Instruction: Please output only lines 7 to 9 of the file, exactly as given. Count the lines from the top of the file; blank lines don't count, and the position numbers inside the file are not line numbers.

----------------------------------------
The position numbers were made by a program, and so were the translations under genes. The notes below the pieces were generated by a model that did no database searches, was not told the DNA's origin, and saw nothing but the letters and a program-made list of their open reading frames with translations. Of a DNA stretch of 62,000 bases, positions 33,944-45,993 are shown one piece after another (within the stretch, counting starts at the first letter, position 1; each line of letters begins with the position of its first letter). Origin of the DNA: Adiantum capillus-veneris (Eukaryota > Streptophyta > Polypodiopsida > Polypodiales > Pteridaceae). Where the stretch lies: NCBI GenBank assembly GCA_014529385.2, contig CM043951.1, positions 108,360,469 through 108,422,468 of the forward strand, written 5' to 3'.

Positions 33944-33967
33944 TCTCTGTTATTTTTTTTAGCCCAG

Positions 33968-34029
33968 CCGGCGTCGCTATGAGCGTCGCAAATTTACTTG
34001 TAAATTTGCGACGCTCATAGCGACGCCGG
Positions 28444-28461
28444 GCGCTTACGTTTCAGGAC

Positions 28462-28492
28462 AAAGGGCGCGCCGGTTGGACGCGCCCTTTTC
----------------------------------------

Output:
Positions 28444-28461
28444 GCGCTTACGTTTCAGGAC

Positions 28462-28492